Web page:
For seven years, I served as a caregiver for my parents. One with dementia and one with kidney failure, one a believer and one not—both of whom I was called to care for until their deaths. I was completely dedicated to their care, and even with the Lord as my source of strength, it was extremely difficult every day and on every level. But if I could do it all over again, I would.
Perhaps you’re called to a season of caring for a Christian parent with whom you’ve always had a great relationship, so there’s deep, reciprocal love and devotion. Although caregiving is still challenging, it likely comes with joy. But perhaps you have a painful and strained relationship with one or both of your parents that makes caregiving more complicated. Perhaps, like me, you have a parent who doesn’t know the Lord, and caregiving is harder because his life is marked by sin and unbelief.
When we offer ourselves as caregivers, image-bearers receive care and dignity, our good works testify to our faith, and our care could become a means of grace for the Lord to save unbelieving parents. But caregiving isn’t just a blessing to our parents—the Lord uses it for our good too.
Why We Care for Our Parents
Throughout my childhood, my father made some decisions that brought harm to our family. My siblings and I were deeply hurt by him. Maybe you can relate. But as real as our feelings are, remember that how we feel about our parents isn’t what determines whether we honor them. Rather, we care for our parents out of obedience to the Lord’s command: “Honor your father and your mother” (Ex. 20:12).
How we feel about our parents is not what dictates whether we honor them.
Sometimes there’ll be circumstances that make it impossible or even unsafe to provide care for a parent. But God’s command doesn’t make exceptions for parents who didn’t raise us in the Lord, or with whom we didn’t have a close relationship, or who weren’t good parents. Christians who are able are responsible for the care of our parents.
Because my father didn’t know the Lord, his thoughts and behaviors were consistent with the nature of an unbeliever. But I do know the Lord, and I have a new heart along with the mind of Christ and the indwelling of the Holy Spirit. Caring for my dad was consistent with my new nature, even if his nature didn’t change.
How Caregiving Blesses Us
One of my constant prayers while taking care of my dad was that the Lord would use me to save him, so I shared the gospel often, answered his questions, and tried not to compromise my witness. Sadly, my dad didn’t come to faith, but that doesn’t mean my time and effort spent caring for him were wasted.
Regardless of how an unbelieving parent responds to us or to the gospel, the Lord uses our care in his or her life—and in ours. Consider these three blessings of caregiving.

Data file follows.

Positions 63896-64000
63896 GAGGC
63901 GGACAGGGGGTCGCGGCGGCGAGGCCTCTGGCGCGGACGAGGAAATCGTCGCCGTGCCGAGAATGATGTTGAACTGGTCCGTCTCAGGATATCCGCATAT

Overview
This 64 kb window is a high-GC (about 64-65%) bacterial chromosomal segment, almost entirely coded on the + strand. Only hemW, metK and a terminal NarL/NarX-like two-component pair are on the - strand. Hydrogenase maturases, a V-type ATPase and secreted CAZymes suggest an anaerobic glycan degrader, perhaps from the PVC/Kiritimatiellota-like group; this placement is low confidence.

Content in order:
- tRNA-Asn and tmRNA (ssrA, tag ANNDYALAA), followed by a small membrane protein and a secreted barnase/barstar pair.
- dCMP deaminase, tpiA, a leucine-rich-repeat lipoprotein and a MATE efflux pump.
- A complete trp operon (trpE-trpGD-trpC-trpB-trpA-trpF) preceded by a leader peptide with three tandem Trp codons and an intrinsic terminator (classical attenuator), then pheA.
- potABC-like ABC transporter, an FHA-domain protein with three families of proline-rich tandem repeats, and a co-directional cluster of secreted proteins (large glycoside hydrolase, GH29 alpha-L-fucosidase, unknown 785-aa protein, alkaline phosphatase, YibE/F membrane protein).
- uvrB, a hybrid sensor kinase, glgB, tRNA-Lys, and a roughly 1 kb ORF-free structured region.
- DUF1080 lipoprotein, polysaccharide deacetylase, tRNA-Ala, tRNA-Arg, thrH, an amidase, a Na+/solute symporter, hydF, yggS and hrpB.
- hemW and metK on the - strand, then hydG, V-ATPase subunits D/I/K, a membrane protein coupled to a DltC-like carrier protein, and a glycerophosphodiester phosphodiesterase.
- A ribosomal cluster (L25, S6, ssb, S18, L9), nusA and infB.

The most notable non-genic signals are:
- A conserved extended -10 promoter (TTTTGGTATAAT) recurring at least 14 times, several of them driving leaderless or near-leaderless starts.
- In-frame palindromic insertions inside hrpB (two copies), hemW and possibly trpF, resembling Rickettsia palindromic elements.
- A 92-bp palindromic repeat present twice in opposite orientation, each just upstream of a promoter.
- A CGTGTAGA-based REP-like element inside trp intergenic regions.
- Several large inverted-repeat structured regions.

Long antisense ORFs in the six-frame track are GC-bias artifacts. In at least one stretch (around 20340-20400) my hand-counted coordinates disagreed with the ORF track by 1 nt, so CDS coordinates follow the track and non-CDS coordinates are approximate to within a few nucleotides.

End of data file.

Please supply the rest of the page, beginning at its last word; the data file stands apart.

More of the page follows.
1. We Glorify Our Heavenly Father
We were created to glorify God. Our lives can glorify God in many ways, including by taking care of the ones that God appointed to care for us. When we honor our earthly parents, we honor our heavenly Father. Caregiving is so hard and so all-encompassing that God’s glory has to be the motivation. Those in close proximity will see our good works and give glory to our Father who is in heaven (Matt. 5:16).
2. We Learn About Godly Love
Caregiving taxes us physically and stretches us spiritually. It calls us to make sacrifices to love and care for an image-bearer with a love that cannot always be returned in the same way. This love requires patience, calls for kindness, has no room for envy or pride, and is not self-seeking. It can’t afford to be easily angered and makes a conscious decision not to keep a record of wrongs. This love has its trust in the Lord and fixes its hope on hearing “well done” from him. This love perseveres. This is the kind of love we’ve received from the Father, and as we give it to our parents, we understand God’s love more deeply.
3. We Grow in Maturity
Caregiving is a serious trial, and before it produces anything in us, it reveals something about us—it will test our faith. We’ll quickly learn what our true spiritual condition is, and that’s a good thing. Wherever we are in our faith, caregiving is like adding more weight to the spiritual bar. And as we endure by God’s grace, our spiritual muscle will get stronger and more defined so we reach a new level of maturity. James says that when we let perseverance have its perfect work, we’ll be complete and lacking nothing—strong in faith, able to endure hardships with joy, and mature (James 1:2–4).
Regardless of how our unbelieving parent responds to us or to the gospel, the Lord uses our care.
I spent seven years caring for my parents, and every single day I needed the Holy Spirit’s help. Isn’t that the ideal position for a Christian—being needy? I learned what the apostle Paul came to learn as the Lord declared to him, “My grace is sufficient for you, for my power is made perfect in weakness” (2 Cor. 12:9). Paul responded, “Therefore I will boast all the more gladly about my weaknesses, so that Christ’s power may rest on me.”
As we give ourselves joyfully to caring for our parents—the one who knows the Lord and the one who doesn’t—our souls will reap the benefit and God will get the glory.